Untestable: To know if geo-engineering proposals would have an effect on climate change, it would need to be deployed at such a large spatial and temporal
scale (to differentiate it from other ongoing climate phenomena) that it wouldn’t be an experiment – it would be outright deployment, with all its potential intended and unintended impacts. Therefore, small scale experiments only serve the purpose of testing hardware and tools to advance research and investments that will then be used to justify “the need” for larger experiments and eventually deployment.
There are several SRM open air experiments planned, leaving computers and labs and moving into the environment and indigenous territories. The proposed
experiments in the US are in indigenous territories.
All of them are in contravention of the CBD moratoria.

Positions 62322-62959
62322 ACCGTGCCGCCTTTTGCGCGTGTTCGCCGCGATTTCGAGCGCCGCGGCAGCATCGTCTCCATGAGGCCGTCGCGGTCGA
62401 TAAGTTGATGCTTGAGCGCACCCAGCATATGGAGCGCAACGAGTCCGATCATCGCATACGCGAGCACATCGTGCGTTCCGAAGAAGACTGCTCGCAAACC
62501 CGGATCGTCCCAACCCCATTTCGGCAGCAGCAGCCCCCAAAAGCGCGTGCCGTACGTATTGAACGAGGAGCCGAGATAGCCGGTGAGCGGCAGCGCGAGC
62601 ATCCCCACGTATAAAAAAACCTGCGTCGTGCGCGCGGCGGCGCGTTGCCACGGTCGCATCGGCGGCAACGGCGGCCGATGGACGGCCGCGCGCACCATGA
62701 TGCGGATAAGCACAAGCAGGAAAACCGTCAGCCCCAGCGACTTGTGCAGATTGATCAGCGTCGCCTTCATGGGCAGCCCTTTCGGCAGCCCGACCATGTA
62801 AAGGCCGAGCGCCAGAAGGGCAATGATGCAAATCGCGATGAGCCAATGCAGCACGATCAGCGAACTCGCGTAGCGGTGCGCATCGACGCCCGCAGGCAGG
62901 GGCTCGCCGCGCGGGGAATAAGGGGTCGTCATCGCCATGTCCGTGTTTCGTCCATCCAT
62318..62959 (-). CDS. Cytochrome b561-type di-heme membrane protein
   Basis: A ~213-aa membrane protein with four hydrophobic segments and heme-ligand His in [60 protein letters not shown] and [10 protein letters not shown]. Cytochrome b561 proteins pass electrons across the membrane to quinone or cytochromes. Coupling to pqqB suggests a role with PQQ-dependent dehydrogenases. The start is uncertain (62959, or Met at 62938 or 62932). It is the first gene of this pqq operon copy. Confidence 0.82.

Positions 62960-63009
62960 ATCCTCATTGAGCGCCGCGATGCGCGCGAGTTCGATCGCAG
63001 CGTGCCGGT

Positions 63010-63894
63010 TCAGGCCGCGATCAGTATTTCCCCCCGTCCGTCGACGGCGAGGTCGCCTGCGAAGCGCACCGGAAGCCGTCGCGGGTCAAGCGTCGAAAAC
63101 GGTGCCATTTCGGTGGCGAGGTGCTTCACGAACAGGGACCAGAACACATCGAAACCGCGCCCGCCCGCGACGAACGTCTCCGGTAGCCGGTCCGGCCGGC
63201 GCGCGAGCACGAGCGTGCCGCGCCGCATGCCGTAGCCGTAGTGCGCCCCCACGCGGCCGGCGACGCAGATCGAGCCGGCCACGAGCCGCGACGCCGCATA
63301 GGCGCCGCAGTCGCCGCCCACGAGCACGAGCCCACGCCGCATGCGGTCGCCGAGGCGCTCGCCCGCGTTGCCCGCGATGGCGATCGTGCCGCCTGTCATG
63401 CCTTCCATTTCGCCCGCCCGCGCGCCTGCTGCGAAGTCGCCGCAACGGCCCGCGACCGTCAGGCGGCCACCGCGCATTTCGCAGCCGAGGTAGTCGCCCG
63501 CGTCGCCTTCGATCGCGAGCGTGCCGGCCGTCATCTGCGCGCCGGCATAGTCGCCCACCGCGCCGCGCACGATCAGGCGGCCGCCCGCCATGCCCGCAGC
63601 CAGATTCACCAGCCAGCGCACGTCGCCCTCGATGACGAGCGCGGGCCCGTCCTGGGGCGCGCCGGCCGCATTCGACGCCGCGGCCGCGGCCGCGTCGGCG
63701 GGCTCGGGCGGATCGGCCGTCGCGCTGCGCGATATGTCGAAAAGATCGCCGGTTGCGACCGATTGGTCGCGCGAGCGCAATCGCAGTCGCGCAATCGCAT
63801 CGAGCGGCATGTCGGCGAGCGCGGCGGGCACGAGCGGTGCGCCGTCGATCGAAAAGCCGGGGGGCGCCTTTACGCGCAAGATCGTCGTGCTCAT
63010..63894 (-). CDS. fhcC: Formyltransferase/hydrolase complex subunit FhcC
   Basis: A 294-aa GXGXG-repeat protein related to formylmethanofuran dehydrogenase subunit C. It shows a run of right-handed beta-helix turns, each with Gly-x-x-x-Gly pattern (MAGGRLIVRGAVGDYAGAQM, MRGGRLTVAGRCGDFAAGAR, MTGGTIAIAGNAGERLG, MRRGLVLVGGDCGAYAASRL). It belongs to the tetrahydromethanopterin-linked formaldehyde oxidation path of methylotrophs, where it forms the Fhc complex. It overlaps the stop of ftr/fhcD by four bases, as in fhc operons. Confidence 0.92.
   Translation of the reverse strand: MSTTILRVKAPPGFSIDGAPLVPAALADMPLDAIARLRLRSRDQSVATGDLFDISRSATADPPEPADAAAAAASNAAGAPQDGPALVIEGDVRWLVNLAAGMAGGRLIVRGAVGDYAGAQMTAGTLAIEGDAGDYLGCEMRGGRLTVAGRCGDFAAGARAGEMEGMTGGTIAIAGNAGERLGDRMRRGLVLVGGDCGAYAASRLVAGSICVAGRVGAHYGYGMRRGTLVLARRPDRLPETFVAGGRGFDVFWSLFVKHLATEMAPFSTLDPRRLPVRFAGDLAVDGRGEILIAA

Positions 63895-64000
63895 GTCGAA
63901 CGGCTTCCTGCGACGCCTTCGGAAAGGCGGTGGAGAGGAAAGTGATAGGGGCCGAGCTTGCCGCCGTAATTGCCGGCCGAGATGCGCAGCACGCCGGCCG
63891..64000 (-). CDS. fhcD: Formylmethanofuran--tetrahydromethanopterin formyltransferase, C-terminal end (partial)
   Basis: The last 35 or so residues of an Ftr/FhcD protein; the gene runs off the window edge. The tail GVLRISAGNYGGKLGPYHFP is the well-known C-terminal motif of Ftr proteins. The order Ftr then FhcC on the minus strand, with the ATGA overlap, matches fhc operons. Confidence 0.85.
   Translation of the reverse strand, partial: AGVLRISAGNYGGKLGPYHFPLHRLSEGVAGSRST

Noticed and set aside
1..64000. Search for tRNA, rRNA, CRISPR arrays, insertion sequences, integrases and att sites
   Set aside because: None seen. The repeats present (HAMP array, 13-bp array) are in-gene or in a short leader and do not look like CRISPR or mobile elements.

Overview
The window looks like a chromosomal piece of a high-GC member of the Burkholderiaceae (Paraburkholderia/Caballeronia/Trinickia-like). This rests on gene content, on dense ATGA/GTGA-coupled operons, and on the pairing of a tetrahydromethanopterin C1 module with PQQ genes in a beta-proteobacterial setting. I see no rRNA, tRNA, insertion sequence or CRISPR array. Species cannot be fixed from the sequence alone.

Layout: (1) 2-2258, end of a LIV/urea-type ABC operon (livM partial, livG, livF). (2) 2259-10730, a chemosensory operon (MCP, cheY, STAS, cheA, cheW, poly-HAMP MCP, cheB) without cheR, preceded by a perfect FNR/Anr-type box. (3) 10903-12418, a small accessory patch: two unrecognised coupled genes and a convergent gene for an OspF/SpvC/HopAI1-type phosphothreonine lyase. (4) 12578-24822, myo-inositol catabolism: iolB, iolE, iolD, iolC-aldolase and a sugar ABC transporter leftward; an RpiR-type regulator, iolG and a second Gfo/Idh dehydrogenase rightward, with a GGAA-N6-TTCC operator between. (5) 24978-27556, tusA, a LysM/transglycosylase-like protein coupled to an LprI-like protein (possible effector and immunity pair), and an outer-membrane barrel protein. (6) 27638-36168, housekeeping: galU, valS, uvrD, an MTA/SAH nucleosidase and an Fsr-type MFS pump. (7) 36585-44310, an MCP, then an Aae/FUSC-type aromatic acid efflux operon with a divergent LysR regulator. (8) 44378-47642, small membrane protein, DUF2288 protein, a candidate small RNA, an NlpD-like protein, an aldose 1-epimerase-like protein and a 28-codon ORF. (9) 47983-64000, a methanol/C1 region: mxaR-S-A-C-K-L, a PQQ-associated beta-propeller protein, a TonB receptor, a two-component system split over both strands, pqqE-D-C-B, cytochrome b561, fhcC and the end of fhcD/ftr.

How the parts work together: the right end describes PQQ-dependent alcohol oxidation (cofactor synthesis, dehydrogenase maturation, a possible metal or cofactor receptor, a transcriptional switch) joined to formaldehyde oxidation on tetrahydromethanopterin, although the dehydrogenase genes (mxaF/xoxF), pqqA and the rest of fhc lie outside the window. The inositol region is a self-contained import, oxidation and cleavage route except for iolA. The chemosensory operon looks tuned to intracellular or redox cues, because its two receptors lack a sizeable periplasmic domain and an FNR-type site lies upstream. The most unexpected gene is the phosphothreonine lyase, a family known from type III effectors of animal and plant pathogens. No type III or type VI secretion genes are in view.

Unilateral: Many proposed geo-engineering techniques could be relatively cheap to deploy compared to massive investments in the real and just transformation we need to see, and the technical capacity to do so will be within reach of some individuals, corporations and states in the coming decade. A UN mechanism to prevent unilateral attempts at planetary modification is urgently needed.

Treaty violation: Geo-engineering would violate international treaties that protect our oceans, human rights and biodiversity, among others. Many geo-engineering techniques have military applications and they could violate the UN Environmental Modification Treaty of 1978 along with the Convention on Biological Diversity and the London Convention / London Protocol on dumping matter into the oceans, among others.